According to Scott Merkin of MLB.com, the White Sox announced this afternoon that second baseman Gordon Beckham has suffered a strained left oblique and will be shut down from baseball activities for seven days.
We’re about two weeks away from the start of the regular season, so Beckham will have to make quick progress to avoid a stint on the disabled list. And oblique injuries are known to linger. If he is forced to miss the start of the season, it could open the door for prospect Marcus Semien to play second base. One possible alternative, Jeff Keppinger, is already expected to begin the year on the disabled list due to soreness in his surgically-repaired shoulder.
Beckham, 27, hit .267/.322/.372 with five home runs, 24 RBI, and five stolen bases in 102 games last season.
Nick Piecoro of the Arizona Republic reports that the Diamondbacks have fired pitching coach Mike Harkey following a season in which the staff ranked ninth among NL teams in runs allowed.
That actually represents a big improvement from last season, when the Diamondbacks allowed the second-most runs in the league in Harkey’s first year as pitching coach, but the Tony La Russa-led front office has decided to make a change.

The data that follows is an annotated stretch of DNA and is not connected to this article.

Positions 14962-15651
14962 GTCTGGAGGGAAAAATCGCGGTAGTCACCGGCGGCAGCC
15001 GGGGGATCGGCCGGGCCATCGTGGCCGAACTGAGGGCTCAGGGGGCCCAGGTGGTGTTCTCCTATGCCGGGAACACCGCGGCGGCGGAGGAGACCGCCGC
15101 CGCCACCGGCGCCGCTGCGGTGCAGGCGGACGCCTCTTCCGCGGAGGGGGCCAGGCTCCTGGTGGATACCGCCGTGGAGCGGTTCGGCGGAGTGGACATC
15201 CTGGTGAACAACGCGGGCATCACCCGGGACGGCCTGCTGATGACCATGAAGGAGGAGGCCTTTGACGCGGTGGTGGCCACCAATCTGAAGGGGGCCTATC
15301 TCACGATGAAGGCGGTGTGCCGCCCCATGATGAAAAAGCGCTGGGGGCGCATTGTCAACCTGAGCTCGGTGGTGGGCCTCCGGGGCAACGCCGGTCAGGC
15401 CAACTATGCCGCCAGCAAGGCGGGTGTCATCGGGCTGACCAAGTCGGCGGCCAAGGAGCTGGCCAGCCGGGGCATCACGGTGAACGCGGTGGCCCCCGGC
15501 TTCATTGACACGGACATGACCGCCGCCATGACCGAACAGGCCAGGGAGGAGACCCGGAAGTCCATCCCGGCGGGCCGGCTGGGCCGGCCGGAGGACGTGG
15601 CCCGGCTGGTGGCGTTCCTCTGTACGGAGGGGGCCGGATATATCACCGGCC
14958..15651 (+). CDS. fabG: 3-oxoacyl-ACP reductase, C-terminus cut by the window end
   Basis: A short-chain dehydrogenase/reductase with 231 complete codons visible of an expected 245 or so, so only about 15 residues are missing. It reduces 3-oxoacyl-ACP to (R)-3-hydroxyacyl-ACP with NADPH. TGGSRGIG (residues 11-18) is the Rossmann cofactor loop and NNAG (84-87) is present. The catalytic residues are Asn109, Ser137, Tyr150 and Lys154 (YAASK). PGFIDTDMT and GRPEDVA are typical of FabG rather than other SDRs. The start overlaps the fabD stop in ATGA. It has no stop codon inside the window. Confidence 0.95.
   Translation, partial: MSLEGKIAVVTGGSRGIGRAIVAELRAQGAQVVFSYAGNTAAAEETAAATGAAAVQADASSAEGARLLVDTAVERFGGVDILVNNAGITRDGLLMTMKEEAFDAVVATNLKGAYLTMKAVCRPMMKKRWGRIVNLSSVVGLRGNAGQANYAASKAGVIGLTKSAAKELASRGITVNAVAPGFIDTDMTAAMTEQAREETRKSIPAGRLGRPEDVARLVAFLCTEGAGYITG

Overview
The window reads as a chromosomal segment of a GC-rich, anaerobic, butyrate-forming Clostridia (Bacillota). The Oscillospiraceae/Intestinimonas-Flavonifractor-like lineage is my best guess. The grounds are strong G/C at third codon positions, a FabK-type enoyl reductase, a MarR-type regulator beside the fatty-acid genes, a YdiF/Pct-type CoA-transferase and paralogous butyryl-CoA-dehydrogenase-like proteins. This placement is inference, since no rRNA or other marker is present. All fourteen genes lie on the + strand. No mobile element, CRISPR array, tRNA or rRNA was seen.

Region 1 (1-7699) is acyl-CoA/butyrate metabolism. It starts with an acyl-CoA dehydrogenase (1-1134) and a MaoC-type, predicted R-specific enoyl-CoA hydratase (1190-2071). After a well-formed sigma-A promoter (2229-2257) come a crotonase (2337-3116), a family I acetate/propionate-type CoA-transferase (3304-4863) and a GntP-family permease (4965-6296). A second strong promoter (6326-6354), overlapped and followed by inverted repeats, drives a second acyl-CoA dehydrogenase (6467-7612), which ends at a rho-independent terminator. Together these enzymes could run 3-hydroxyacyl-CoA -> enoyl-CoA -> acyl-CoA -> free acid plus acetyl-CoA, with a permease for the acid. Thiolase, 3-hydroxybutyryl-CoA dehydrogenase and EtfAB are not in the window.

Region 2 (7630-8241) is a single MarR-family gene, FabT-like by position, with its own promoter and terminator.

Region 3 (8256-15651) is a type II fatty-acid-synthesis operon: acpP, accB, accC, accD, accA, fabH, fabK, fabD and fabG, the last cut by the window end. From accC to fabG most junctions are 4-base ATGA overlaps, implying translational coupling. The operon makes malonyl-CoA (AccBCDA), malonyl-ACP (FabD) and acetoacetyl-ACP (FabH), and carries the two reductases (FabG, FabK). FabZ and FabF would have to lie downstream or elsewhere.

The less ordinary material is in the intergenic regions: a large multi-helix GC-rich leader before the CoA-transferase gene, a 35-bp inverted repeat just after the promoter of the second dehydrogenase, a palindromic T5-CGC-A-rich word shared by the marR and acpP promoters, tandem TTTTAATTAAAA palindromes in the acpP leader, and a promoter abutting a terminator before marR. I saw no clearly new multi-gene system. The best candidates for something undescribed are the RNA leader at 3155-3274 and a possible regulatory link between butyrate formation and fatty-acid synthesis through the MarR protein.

Prior to joining the Diamondbacks two offseasons ago Harkey served as the Yankees’ bullpen coach from 2008-2013. He pitched eight seasons in the majors.
FOX Sports’ Jon Morosi reports that the Nationals are expected to consider Cal Ripken Jr. for their managerial vacancy. Ripken, of course, was recently reported to have been considered by the club the last time the job was open.
This could be a courtesy. And if you’re a Nats fan, you have to hope it is, right? Because the single biggest argument in favor of Matt Williams when he was hired was that he was a top player in his day, wasn’t too far removed from his playing career and could be a good clubhouse guy who understood what made major leaguers tick. His lack of experience was brushed off. All of which would be the same thing for Ripken, except he doesn’t even have the coaching experience Williams had and is even farther removed from his playing days.
I know he’s famous and everything, but if the Nationals’ 2015 season is evidence of anything, perhaps it should be evidence that sometimes it’s useful to have a manager who has actually, you know, made a pitching change once in his professional life.